The creationists go, find, seek, and investigate what technology is available and how it can be used. Unfortunately for the masses, the same ambitions and curiosities get clouded by the blanket of the “social structure order,” the opiate, in which they’re decoyed into living in. The success behind this proposal requires a reform, educationally, socially, personal, for the greater numbers to embrace without fear of misunderstanding that anyone can create.  This isn’t implied as in anyone and everyone can be Picasso, but to state that a creationist can come from anywhere, it’s a matter of getting these thinkers to the right resources and tools. Here is where the library reaches a new position as educator. Until the number of users is high enough for such a place to function without falling as a wasteland, the library not only has to offer the resources but offer the education to use what’s found within. The library here has an opportunity to heighten its role within its society into that of a massive educator for the 21st century. As within, it houses the library of robots meant to serve the creationists, it must also provide the passers of the torch, opening the way for the next wave of thinkers who otherwise wouldn’t have access to such information. The library must house the information as well as project it out into the minds of those who make up it communal context.

As this library moves forward with educating, helping propel our societies into the already passing future and its technological happenings, it’s important that this sort of place serves the past as much as it serves the future. I don’t think it’s possible or intelligent for a place such as this to separate itself entirely from its ancient papyrus roots which contains none other than our entire human history. As this new library enriches for the future and educates for the present, it must also transfer the importance and eminence of all that has taken places within the history of the book and what it means within our existence. Without this transfer of history, the book, its significance and beauty could someday be entirely lost. What happens to the books when societies no longer pick them up? The book, particularly those which even today would never be touched or looked at outside of a glass box, needs a place to die in peace where it can be remembered and cherished for what it was. The second part of this proposal presents a portion of the library as a mausoleum, a place where ancient writings are housed and displayed for the population to see and remember. The ancient book doesn’t need to die; it needs to be remembered for where it stood within our time of progression and understanding, illustrating how far we’ve leaped from the days of Alexandria. The same way this proposal structures an educational system that serves towards our progression forward, it’s essential to remain allied with a past we cannot afford to forget.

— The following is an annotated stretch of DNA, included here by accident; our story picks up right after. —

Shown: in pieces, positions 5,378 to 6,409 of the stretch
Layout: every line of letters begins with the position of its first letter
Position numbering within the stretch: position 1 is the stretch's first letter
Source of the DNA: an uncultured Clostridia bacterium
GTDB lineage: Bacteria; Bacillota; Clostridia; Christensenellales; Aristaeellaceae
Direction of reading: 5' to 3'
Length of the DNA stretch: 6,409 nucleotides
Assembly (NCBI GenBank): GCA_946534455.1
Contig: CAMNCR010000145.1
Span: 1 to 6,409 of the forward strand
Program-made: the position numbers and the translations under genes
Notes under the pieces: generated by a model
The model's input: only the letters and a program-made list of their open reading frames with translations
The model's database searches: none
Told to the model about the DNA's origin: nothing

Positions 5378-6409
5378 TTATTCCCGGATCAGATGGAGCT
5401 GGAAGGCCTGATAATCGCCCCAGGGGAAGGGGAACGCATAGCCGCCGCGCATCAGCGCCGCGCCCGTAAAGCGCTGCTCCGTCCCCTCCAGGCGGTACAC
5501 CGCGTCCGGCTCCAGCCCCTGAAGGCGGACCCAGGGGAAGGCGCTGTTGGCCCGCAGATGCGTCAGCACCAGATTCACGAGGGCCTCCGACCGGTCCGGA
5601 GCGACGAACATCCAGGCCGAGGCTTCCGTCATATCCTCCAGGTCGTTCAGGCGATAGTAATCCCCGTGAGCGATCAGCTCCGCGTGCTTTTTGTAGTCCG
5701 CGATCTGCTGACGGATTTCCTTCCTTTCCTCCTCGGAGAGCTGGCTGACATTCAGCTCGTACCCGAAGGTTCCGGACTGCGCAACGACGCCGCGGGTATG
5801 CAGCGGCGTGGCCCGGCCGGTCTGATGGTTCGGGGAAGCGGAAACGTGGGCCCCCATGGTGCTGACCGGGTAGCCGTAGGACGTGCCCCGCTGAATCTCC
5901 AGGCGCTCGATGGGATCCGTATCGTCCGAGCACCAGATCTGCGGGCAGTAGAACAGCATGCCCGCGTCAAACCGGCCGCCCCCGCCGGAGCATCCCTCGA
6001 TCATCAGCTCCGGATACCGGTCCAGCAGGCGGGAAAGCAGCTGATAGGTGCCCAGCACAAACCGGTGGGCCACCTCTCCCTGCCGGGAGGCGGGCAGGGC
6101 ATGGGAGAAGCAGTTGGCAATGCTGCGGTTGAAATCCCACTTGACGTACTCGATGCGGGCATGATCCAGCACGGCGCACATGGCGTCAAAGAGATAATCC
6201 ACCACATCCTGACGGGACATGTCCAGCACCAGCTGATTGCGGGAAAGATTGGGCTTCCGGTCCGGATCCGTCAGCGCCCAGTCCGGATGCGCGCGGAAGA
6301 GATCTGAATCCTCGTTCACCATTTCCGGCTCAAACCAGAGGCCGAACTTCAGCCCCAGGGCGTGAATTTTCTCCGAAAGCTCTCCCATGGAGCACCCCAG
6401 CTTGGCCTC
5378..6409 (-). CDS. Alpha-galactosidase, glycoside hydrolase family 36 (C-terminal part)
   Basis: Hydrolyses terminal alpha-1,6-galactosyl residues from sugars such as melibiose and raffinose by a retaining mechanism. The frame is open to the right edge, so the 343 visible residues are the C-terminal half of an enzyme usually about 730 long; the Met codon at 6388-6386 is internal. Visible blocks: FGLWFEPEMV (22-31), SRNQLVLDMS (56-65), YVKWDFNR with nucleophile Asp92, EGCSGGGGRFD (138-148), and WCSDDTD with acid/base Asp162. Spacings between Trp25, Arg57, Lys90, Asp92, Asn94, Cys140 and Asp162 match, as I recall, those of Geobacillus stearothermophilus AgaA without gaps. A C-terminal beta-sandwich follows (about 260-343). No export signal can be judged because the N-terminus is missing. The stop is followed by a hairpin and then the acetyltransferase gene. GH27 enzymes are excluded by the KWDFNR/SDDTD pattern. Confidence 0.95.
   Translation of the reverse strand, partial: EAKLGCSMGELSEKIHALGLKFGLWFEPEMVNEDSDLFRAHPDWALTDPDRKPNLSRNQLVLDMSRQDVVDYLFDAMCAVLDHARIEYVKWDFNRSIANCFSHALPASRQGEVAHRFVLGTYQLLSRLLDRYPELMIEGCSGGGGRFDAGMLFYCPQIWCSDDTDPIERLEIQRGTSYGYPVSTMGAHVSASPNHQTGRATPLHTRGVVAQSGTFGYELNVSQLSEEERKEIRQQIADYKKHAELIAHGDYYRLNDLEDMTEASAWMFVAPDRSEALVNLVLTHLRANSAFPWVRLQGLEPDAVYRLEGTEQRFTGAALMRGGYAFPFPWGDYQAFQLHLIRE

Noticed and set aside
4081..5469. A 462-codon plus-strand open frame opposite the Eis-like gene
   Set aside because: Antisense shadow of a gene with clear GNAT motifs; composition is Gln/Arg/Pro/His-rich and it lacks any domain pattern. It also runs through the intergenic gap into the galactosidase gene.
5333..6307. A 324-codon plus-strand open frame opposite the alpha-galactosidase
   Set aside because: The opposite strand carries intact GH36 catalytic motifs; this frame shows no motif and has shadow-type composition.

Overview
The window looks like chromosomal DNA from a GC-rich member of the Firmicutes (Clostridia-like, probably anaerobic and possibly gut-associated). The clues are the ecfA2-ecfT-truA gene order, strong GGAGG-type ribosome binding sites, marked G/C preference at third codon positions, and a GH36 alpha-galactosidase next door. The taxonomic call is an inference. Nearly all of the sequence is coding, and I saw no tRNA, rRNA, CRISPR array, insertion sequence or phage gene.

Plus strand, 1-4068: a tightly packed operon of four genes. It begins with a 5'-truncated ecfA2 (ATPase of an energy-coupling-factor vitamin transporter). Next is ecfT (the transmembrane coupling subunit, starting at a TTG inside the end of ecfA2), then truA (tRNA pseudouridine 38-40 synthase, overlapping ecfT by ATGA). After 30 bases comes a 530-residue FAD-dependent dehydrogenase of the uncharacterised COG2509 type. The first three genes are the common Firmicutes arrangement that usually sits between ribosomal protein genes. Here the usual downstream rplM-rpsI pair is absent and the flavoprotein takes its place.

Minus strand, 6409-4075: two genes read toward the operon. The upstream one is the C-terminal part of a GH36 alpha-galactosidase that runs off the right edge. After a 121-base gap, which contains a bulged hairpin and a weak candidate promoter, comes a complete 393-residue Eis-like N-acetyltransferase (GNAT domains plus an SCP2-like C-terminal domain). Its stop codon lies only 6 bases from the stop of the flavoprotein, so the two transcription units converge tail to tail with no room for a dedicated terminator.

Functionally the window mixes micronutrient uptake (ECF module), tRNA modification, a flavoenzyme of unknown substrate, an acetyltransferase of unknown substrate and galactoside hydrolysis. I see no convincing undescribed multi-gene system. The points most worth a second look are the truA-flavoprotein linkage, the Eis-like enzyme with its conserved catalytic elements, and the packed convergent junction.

One of the greatest impacts of this proposal for the contemporary model of the library is how far it extends into what doesn’t exist and simultaneously into what will never be seen again. The proposal for this structure of program and space carries an enormous impact on ideas that have yet to be conceived while presenting a colossal history to a society susceptible to forgetting. This library manages to exist within multiple prisms of time, serving each sector loyally as a keeper and holder of knowledge for the masses.

Interview

S//A : What’s the most important aspect of this project that we should be aware of?
Vanessa De La Hoz_ This project sits as a gateway within the Potter's field along the Themes river in between the Tower of London and the Shard Tower. Its location places it as a transitory point between the London that was and the new London that is to come. This Project proposes how library has to evolve into a new, more active role within a changing context while still serving as a constituent for ideas and creation. The library has to rise to the occasion to what the technological whirlwind has brought with it and sprout leaves towards accommodating how our societies have come to seek out, process, and manage information. This proposal revolves around the understood structure of what the library has always been and what it needs to be today, replacing worn out systems with those of our 21st century that drive us forward into a new realm of knowledge, production, and understanding. One of the greatest impacts of this proposal for the contemporary model is how far it extends into what doesn’t exist and simultaneously into what will never be seen again. The proposal for this structure of program and space carries an enormous impact on ideas that have yet to be conceived while presenting a colossal history to a society susceptible to forgetting. This library manages to exist within multiple prisms of time, serving each sector loyally as a keeper and patron of knowledge for the masses.

S//A : What other fields outside of architecture interest you?
VDLH_ Set Design
Fashion/Couture Design
Sculpture
Classic Literature
Urban Planning
Interpretive Dance & Ballet

S//A : Most important thing you learned in architecture school?
VDLH_ My intuition as a thinker and designer is my greatest ally.

S//A : Describe your dream project?
VDLH_My dream project is one where the user's interaction with their surroundings are amplified thanks to the power of a design that breaks the rigidity of day-to-day living. I hope to someday create a place that draws people in, catching their attention and sparking curiosity. A place that simultaneously serves those who seek a place for tranquility while fortifying a community as a moment in space of coherence and union.